Bad weather will strike at some point, especially in winter, and it can impact productivity. Developing a proactive plan prepares your business for whatever Mother Nature throws your way.
Face it, weather can strike at any time, causing unforeseen challenges. According to OSHA, 11% of forklift trucks will be involved in an accident each year, and many of these accidents will occur during winter months. This typically occurs when operators are not properly trained to use a forklift in snow, sleet, and freezing temperatures.
In fact, OSHA found that 50% of the accidents could have been avoided if the operators had received proper training.
How you can be prepared:
- Ensure forklift operators recognize and understand winter hazards. Hazards can be avoided if both your operators and forklifts are prepared and protected against:
- Cold weather
- Wet and slippery conditions
- Limited visibility
- Use data to determine maintenance needs as well as to visualize trending event patterns from previous winters.
- Maintenance report cards provide data on what needs annual maintenance.
- Safety checklists can be developed or updated to ensure operators and forklifts are safe before operation.
- Operator report cards provide data on infractions, such as speed and impact rates, to determine if additional or refresher training is needed.
How operators can be prepared:
- Provide annual training pertaining to defensive driving during inclement weather.
- Consider using forklifts with screens with wipers and fitted heaters.
- Ensure operators who work outside are properly dressed to stay warm and dry to allow them to continue working comfortably.
- Visibility can be restricted in inclement weather, so ensure the operator clothing you provide is reflective and highly visible.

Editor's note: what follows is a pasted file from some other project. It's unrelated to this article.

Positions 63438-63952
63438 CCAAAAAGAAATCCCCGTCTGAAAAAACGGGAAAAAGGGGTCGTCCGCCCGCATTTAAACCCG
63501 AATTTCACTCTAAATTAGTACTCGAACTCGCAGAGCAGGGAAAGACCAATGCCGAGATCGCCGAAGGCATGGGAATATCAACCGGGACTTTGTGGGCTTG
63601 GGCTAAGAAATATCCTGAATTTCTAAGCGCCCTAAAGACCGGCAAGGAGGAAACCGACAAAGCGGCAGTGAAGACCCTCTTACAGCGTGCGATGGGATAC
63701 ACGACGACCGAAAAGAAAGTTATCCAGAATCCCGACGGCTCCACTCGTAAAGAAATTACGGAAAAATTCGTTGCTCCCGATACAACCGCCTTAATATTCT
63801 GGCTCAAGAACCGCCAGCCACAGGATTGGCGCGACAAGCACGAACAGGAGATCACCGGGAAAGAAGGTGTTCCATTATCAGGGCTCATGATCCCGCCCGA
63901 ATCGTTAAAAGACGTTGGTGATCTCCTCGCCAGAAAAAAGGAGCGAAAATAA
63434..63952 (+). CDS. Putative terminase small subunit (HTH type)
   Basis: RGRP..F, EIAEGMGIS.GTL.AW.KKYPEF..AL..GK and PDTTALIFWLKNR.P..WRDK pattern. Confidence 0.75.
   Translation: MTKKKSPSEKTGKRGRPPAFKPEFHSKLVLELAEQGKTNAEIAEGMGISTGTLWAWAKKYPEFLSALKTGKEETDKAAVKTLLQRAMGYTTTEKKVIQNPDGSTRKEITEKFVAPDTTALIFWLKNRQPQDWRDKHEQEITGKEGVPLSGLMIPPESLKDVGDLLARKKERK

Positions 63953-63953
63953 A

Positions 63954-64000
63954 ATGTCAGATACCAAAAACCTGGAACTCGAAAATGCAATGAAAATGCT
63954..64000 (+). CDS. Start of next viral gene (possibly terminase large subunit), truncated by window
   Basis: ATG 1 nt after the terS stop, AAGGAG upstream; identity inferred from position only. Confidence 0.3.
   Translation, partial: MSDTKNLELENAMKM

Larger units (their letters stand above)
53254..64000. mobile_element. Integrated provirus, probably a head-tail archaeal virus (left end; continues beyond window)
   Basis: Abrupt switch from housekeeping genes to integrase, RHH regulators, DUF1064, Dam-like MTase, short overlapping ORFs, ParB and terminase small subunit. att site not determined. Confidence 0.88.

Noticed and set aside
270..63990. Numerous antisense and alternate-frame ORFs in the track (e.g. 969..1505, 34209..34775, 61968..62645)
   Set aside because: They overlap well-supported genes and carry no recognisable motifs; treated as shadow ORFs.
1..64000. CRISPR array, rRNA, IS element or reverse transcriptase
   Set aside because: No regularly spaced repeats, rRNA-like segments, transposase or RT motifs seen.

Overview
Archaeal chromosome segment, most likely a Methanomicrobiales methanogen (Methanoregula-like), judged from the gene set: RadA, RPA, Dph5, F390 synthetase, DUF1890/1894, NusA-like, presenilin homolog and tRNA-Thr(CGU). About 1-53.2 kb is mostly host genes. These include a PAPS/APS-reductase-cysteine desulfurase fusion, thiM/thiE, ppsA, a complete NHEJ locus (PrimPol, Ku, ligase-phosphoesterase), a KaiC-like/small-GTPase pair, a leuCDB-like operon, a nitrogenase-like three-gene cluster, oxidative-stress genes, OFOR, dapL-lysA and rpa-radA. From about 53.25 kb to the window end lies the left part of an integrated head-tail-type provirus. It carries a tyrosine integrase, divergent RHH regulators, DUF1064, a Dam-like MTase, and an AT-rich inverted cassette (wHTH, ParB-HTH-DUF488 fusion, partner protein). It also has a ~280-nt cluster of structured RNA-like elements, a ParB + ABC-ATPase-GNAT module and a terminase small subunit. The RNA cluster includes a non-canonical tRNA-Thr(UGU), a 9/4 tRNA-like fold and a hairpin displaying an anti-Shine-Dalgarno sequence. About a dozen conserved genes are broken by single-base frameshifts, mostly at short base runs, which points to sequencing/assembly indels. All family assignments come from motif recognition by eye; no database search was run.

What more can be done?
Some forklifts can experience a 25-50% decrease in cycle times during cold weather. Lift-trucks should go through annual winter weather preparation. Appropriate tires, chains, or studs should be used to provide additional grip when the ground is covered with snow and ice. Consider high-quality lift covers to protect forklifts from wind, rain, and ice.
Here’s a few additional precautions you can take:
- Check fuel, oil, and de-icer levels, and always allow forklifts the time to properly warm up.
- Restrict speeds to ensure operators can always see where they are going and can keep an eye on slippery surfaces.
- Remind drivers to be extra vigilant — harsh weather can be distracting.
- Clean forklifts and complete necessary maintenance, since salt and dirt build-up could affect safety during operation.
- Ensure that all of your annual maintenance and regular inspections are up to date.
- Use high-quality hydraulic fluid, if necessary.
- Store forklifts in a dry area and use a battery warmer if necessary.
You can’t control the weather, but you can create a plan to limit its impact on productivity and safe forklift operation. An ounce of prevention is easy with checklists and telematic monitoring to ensure maintenance, speed, and cold-weather preparations are completed.